» Country’s second high-speed rail line would speed commuters from London to Birmingham in 49 minutes; extensions to Manchester and Leeds are planned.
After seven months in power, the United Kingdom’s Conservative-led government has endorsed the previous Labour Government’s plans for a high-speed rail link between London and Birmingham, a connection that will reduce running times between the country’s two largest metropolitan areas from 1h20 to less than fifty minutes. In addition, the Department for Transport, led by Phillip Hammond, has recommended the eventual extension of the route northeast towards Leeds and northwest towards Manchester in a 335-mile Y-shaped corridor to cost upwards of £30 billion ($46 billion) to construct.
The Conservative Government’s endorsement of this HS2 route confirms practically universal political support for the high-speed project in Britain and indicates that construction will get underway in 2016. Upon entering power, the Conservatives sent mixed messages about their interest in devoting a huge percentage of the country’s budget to this project; this week’s news demonstrates significant political support from the right-wing for the program.
The route is to be designed to allow trains to travel at speeds up to 250 mph and significantly relieve the West Coast Main Line, which carries 75 million passengers a year and which is expected to reach capacity by 2024, despite having been recently reconstructed at a cost of £13 billion. The new line will include a link to the existing HS1, which connects London to the Channel Tunnel. At completion, HS2 will allow 3h30 travel times between London and Glasgow or Edinburgh in Scotland and 3h00 trips between Paris and Birmingham.
Up to 15 trains per hour will terminate at a 10-track station added to the existing London Euston, carrying up to 16,500 passengers per direction per rush hour. A spur to Heathrow Airport is planned.
Though the primary purpose of the new rail link will be to reduce travel times throughout Great Britain, the Department for Transport has argued that it would also allow commuters to live in places like Coventry and Milton Keynes and work in London. Those cities are respectively 100 and 50 miles from the capital. It is worth questioning whether it makes sense to encourage such long-distance commuting, no matter how quickly it can be done. Indeed, though one of the stated goals of the high-speed train project is to reduce carbon emissions by reducing the number of automobile and airplane trips, long-distance work commutes are energy intensive no matter the mode used.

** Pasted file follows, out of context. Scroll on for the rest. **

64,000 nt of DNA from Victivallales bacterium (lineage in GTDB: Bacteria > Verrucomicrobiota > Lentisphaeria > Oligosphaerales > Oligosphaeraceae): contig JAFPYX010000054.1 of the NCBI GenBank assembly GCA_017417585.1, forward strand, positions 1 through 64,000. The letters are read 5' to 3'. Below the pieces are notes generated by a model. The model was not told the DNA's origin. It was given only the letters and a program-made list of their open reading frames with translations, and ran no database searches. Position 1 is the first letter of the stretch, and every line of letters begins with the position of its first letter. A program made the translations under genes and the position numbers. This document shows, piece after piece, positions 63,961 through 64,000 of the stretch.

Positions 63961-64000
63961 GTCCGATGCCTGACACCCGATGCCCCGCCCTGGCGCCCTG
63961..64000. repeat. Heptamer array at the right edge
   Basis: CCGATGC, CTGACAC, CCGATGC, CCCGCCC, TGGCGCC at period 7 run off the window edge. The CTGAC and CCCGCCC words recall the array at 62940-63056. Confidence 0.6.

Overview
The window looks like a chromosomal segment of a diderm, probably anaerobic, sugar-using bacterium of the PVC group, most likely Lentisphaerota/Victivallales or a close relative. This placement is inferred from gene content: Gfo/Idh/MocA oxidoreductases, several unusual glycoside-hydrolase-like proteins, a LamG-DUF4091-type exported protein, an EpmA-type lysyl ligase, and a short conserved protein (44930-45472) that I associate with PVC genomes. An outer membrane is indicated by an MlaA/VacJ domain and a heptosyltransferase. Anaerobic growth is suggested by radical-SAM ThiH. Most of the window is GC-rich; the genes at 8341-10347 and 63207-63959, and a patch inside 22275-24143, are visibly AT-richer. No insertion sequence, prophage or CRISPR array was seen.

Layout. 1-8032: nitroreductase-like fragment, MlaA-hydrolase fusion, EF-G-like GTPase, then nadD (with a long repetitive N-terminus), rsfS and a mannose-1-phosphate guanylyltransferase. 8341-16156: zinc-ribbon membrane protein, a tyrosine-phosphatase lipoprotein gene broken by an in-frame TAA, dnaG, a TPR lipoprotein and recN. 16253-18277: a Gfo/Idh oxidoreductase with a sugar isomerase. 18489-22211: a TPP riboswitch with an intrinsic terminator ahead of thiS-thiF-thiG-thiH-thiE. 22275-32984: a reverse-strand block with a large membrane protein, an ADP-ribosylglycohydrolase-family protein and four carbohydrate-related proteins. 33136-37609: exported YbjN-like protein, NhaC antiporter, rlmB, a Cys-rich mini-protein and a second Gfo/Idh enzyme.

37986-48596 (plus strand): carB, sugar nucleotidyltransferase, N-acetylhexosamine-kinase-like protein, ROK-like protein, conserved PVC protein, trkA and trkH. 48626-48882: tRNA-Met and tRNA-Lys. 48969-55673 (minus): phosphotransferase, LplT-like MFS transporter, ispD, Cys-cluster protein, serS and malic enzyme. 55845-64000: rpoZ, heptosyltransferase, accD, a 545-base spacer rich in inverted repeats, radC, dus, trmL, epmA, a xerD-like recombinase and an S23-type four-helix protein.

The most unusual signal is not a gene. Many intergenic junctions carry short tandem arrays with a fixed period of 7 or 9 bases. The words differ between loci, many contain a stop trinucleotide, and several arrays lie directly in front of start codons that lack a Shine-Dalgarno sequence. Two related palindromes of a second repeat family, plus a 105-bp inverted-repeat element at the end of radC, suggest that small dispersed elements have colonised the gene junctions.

HS2 is also likely to see mounting criticism from communities along the line that will be affected by the construction of the project and the operation of the trains. The expansion of Euston Station will force several hundred families to move away from their homes in London; meanwhile, as the trains travel across the Chilterns and Warwickshire, they are likely to produce an uncomfortable increase in noise for up to 50,000 people. Though Mr. Hammond has reworked half of the route in response to citizen concerns and argued that the project will be attractively designed when built, he may face mounting criticism from within his own party if the project moves ahead as planned.
Nonetheless, the British high-speed rail project is likely to be a successful enterprise. HS1, which was completed in late 2007, has far fewer riders than HS2 is expected to carry but the services that use it (Eurostar and Southeastern High-Speed) are operationally profitable. Its huge £5 billion construction cost (including the £800 million renovation of London St. Pancras Station) has been partially paid off through the £2.1 billion 30-year concession announced last month — and new development expected around the London terminus, Stratford International, and other stations will add to the benefits. Similar or better results can be expected for the new line.
The government’s assertion of the importance of a link between HS1 and HS2 will add to value of both lines. By allowing direct service between central England and Paris, Brussels, Amsterdam, or other continental cities, this connection — to be tunneled under north London — will encourage more air travelers from outside of London to switch to the train.
Moving tens of thousands of daily travelers to the new line will allow the West Coast Main Line to be freed for local, regional, and freight services. The creation of new terminals in London, Birmingham, and the other cities served will encourage more downtown development. The government recognizes the economic benefits of increased spending on mobility infrastructure.
To put the United Kingdom’s project in perspective, the government is planning to spend more than $40 billion on a rail line that will connect four metropolitan areas — London, Birmingham, Manchester, and Leeds — whose collective population amounts to about 22 million. California’s similarly priced fast train will in its first phase link five metropolitan areas — Los Angeles, San Francisco, San Jose, Bakersfield, and Fresno — whose inhabitants number about 21 million. Future phases to Stockton, Sacramento, Riverside, and San Diego will add another 10 million to the service area.
If a Conservative government in the United Kingdom is willing to fund its project, in spite of massive cuts to the rest of the public budget, it’s hard to understand why bipartisan agreement in favor of investment in U.S. infrastructure in the form of high-speed rail cannot be assembled.
Image above: Trains at London’s Euston Station, from Flickr user Matt Buck (cc)